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"Dark Ages" (2009) - a recommended video
I first saw this 2009 documentary online not long after it aired on Channel 4 in the U.K. But later, when I went to watch it for a second time, it had vanished. Now I’ve found it again and I share it here for your delectation. It’s the third episode — and, in my opinion, the best episode — of an 8-part series on the history of Christianity, with each episode being hosted by a different commentator. This one is presented by Jamaican-born Dr. Robert Beckford, described on Wikipedia (read the entry here) as “a British academic theologian and currently Professor of Black Theology at The Queen’s Foundation, whose documentaries for both the BBC and Channel 4 have caused debate among the Christian and British religious community” — in other words, he’s provocative, and that’s no bad thing in my estimation. To be honest, I’ve liked his documentaries (I’ve watched them all), even the ones that have caused the most controversy. This one, however, isn’t particularly provocative, and it’s an unusual one for him: it’s nothing less than a celebration of the Dark Ages and Christianity’s coming to — and shaping of — Britain. For Beckford, this period — the age of Bede and Cuthbert — is the most important and influential in that island’s long history.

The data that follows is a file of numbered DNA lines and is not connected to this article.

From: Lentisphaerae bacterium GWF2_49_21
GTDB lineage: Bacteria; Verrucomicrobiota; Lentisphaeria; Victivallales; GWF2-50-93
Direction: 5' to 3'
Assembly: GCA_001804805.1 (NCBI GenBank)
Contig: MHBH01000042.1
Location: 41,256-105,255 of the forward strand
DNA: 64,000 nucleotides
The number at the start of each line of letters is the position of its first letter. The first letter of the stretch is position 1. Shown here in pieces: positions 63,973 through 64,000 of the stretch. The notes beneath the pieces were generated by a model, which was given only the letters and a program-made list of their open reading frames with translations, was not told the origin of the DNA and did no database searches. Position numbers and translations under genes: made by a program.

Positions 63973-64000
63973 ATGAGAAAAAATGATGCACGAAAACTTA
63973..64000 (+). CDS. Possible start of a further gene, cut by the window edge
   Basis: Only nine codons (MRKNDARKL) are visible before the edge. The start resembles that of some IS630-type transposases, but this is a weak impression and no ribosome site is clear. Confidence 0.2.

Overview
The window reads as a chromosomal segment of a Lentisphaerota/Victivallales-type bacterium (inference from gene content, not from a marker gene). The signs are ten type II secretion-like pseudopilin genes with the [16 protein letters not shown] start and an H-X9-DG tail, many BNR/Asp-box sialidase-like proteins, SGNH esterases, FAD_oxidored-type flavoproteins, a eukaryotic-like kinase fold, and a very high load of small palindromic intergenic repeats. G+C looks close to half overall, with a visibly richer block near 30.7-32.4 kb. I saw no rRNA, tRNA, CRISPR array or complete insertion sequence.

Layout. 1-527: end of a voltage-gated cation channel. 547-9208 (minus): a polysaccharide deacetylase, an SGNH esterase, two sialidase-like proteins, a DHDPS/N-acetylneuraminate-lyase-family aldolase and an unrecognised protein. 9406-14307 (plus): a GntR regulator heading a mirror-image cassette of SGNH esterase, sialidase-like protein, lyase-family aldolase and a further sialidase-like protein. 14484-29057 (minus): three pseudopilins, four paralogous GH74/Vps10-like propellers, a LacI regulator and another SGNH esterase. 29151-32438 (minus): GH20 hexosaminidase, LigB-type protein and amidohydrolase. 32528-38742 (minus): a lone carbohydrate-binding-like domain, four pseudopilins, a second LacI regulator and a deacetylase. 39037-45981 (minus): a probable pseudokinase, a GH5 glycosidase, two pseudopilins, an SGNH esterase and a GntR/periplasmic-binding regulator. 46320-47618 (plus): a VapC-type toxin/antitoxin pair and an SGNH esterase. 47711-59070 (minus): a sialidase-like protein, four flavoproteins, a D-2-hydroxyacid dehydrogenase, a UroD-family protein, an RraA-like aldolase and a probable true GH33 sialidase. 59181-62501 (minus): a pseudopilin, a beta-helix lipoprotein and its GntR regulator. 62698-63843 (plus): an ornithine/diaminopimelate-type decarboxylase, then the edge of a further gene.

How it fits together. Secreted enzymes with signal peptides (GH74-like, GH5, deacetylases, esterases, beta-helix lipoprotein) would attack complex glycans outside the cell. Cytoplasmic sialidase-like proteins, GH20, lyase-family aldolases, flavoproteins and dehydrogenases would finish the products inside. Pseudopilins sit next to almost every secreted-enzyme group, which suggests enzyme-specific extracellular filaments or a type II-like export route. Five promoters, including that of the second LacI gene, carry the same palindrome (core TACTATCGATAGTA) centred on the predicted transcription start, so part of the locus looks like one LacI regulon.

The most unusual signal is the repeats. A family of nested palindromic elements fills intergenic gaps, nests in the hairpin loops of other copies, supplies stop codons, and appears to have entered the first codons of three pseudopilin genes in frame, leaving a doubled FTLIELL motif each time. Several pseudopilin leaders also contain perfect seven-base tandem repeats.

Here is the description of the episode (as found here):
Presented by leading theologian Robert Beckford, Dark Ages explores how warring pagan tribes in Britain became one nation under a single religion - Christianity.
In this extraordinary story, which begins with the fall of the Roman Empire 400 years after the birth of Jesus, we chart the precarious survival of Christianity in the Celtic West and Ireland following a struggle for souls between three different religious traditions: the warrior pagan religion of the Anglo-Saxons, Celtic Christianity and a resurgent Roman Christianity, which arrived with St Augustine in 597.
With the aid of noted experts in the field, Robert Beckford reveals how these conflicts were resolved and why Christianity was a vital element in the eighth-century creation of an alternative identity for the English peoples. This was a spectacular cultural achievement with a revolutionary agenda, which became, in the Kingdom of King Alfred, the basis of the nation we live in today.
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